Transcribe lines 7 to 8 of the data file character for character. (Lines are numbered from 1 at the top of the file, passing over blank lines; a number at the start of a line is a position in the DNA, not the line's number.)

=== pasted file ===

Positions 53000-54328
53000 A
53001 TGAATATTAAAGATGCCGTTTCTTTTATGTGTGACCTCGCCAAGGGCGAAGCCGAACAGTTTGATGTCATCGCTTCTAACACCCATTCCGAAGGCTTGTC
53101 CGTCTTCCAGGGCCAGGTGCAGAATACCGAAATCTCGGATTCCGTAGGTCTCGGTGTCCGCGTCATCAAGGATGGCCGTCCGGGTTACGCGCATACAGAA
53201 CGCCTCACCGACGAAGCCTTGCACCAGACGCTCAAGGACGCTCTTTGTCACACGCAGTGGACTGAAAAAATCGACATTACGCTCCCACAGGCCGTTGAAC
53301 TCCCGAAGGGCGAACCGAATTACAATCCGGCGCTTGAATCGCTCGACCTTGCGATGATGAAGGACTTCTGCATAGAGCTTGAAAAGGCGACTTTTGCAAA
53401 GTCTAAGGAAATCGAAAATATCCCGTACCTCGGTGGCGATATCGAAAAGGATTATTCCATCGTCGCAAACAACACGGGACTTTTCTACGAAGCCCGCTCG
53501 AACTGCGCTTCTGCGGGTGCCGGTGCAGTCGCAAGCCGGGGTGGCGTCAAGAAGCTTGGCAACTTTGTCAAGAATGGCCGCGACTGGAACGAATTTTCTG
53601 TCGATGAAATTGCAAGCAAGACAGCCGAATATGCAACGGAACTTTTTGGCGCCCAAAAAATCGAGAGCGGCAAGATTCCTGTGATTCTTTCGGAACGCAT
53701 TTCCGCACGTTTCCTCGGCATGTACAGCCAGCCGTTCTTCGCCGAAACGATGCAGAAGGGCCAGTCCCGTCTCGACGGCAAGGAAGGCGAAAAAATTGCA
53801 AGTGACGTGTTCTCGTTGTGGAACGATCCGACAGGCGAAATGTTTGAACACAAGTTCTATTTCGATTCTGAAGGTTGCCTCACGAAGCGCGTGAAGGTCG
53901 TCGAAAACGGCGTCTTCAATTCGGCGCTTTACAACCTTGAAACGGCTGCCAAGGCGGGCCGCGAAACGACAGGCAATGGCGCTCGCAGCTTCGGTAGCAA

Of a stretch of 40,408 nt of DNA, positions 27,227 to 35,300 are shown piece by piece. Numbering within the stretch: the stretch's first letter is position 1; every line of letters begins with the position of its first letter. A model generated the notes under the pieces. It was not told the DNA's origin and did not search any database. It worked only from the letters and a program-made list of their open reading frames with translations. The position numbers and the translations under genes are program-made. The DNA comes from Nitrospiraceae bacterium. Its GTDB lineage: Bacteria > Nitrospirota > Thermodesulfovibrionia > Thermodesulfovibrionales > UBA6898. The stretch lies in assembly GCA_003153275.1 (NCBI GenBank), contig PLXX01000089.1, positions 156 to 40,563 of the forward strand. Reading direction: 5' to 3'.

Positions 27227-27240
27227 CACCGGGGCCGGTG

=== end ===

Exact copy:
53401 GTCTAAGGAAATCGAAAATATCCCGTACCTCGGTGGCGATATCGAAAAGGATTATTCCATCGTCGCAAACAACACGGGACTTTTCTACGAAGCCCGCTCG
53501 AACTGCGCTTCTGCGGGTGCCGGTGCAGTCGCAAGCCGGGGTGGCGTCAAGAAGCTTGGCAACTTTGTCAAGAATGGCCGCGACTGGAACGAATTTTCTG